Penguin Decline Due to Global Warming?

John Roach
for National Geographic News
September 13, 2004
The Earth is getting warmer, according to most scientists. In recent
years that phenomenon has prompted researchers to investigate what
effect rising temperatures are having on cold-loving penguins and other
wildlife species.

Les Underhill directs the Avian Demography Unit at the University of Cape Town in South Africa. He suspects that global climate change may be responsible for declining penguin populations on South Africa's Prince Edward Islands.

The islands dot the Indian Ocean some 1,000 miles (1,770 kilometers) off the South African coast.

Most of the islands' penguin colonies are dwindling. According to Underhill, one reason for the decline may be a climate-induced southward shifting of food-rich waters. The change may have forced the seabirds to swim farther to forage.

Underhill and his colleagues will soon begin to test this idea. The researchers plan to place electronic tracking devices on the islands' penguins to record when they go out to sea to get food for their chicks and when they return.

"We suspect that one of the consequences of global climate change is that, with warmer seas, the journeys will become longer," he said in an interview with the radio program Pulse of the Planet.

Food-Rich Waters

The Prince Edward Islands sit near the southern boundary of the Antarctic Circumpolar Current (ACC). It is in these food-rich waters that the islands' penguins are thought to forage.

Considered the greatest of all ocean currents, the Antarctic Circumpolar Current mixes waters from the Indian, Pacific, and Atlantic Oceans. It swirls about 140 million cubic meters (4.9 billion cubic feet) of water per second around Antarctica.

The southern edge of the current is marked by a boundary separating it from the cold coastal waters along the Antarctic continental shelf. Waters to the north of the boundary are several degrees Celsius warmer than those to the south.

"The southern boundary of the ACC is noted for being a food source," said Eileen Hofmann, an oceanographer at Old Dominion University in Norfolk, Virginia.

But the boundary is not fixed. It shifts north and south within a range of about 6 to 12 miles (10 to 20 kilometers). This may be due, in part, to westerly winds that circle what many call the Southern Ocean—those parts of the Indian, Pacific, and Atlantic Oceans that surround Antarctica.

"The question is whether or not the current core, the whole system, shifts into a different state," Hofmann said.

Hofmann added that there is currently no evidence to suggest the whole system is shifting. Rather, the influence of a climate change-induced shift is a topic of scientific speculation.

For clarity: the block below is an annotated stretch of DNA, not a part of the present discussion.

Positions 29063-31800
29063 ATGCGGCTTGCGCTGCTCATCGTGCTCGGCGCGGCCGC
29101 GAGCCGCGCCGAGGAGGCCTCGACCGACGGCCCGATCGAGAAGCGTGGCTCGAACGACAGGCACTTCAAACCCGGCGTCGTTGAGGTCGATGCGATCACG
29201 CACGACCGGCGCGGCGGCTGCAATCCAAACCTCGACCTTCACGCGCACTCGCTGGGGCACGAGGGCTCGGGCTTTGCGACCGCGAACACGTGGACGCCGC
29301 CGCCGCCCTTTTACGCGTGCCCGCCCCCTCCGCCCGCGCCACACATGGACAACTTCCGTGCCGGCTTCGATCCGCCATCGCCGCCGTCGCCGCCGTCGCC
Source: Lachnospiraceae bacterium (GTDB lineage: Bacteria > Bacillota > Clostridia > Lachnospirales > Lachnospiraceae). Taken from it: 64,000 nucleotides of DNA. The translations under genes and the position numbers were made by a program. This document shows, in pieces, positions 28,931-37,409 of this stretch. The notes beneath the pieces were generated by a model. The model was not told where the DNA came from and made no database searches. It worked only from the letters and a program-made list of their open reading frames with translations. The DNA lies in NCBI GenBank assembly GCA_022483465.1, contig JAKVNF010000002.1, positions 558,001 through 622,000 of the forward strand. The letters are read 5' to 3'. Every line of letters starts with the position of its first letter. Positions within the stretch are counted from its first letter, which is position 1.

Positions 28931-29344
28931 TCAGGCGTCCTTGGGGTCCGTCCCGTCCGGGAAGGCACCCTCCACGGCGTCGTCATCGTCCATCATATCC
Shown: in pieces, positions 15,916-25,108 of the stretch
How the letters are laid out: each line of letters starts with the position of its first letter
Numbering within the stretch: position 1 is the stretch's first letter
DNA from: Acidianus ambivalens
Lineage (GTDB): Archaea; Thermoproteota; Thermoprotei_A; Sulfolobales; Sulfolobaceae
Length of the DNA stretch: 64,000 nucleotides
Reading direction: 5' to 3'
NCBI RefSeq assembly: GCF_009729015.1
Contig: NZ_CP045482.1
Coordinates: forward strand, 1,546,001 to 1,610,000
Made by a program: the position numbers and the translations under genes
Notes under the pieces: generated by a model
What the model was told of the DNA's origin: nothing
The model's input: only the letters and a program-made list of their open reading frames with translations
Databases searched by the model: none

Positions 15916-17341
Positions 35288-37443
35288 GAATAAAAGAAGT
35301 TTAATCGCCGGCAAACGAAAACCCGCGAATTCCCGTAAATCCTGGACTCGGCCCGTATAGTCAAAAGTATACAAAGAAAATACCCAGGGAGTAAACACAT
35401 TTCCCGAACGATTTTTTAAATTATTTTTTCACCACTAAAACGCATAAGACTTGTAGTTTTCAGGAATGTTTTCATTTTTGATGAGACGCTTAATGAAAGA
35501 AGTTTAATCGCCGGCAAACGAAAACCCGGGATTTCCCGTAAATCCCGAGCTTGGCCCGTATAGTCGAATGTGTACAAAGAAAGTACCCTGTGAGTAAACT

Underhill, the University of Cape Town researcher, speculates that a southward trending boundary could be adversely influencing penguin colonies on the Prince Edward Islands. In response, Hofmann said it is possible that southward movement of the current could be hurting penguins, if that area is indeed where the penguins go to forage.

"It's documented that a lot of Southern Ocean whale populations are associated with the boundary and feed along the boundary," she said. "It wouldn't be too surprising if penguins do the same thing."

Antarctic Ice Changes

Wayne Trivelpiece directs Antarctic seabird research for the U.S. Antarctic Research Division at the Southwest Fisheries Science Center in La Jolla, California. He said changes in Antarctic ice cycles are influencing the Adélie penguin colonies he studies on the Antarctic Peninsula.

Average wintertime temperatures on the peninsula, Trivelpiece said, have risen by about 9 degrees Fahrenheit (5 degrees Celsius) in the last 50 years. As a result, pack ice that once formed every winter now has a cyclical nature to it.

"For a couple of winters in a row there's ice in these areas, then there's three to five years with no ice," he said.

Trivelpiece's research shows a correlation between pack ice and the availability of algae for krill, a main staple to the Adélie penguin diet. In winter, algae accrete onto pack ice. Later, melting ice makes the algae available to krill during the spring breeding time. Penguins, in turn, eat the krill.

But when there is no ice, there is no algae—a phenomenon that disrupts the food chain.

During years that followed winters with lots of ice, Trivelpiece and his colleagues have found ample small krill. But in years of no sea ice, what krill the researchers found were significantly larger. In each successive year without winter sea ice, the krill get progressively larger.

This cycle is reflected in the rate in which young Adélie penguins survive to reach breeding age on the Antarctic Peninsula. With less krill to go around during the ice-free years, fewer penguins survive to adulthood.

In the last decade Adélie penguin populations have declined by almost 50 percent.

Trivelpiece cautions that this finding is specific to the Antarctic Peninsula. In more southerly regions of Antarctica, penguin populations are actually getting larger, owing to the warming temperatures.

For example, in the Indian Ocean region of Antarctica, ice still forms each winter. But owing to the warmer temperatures, the ice breaks up earlier, giving penguins access to their primary food source earlier in the breeding season. This, in turn, has led to higher reproductive success and increasing Adélie populations in this region.

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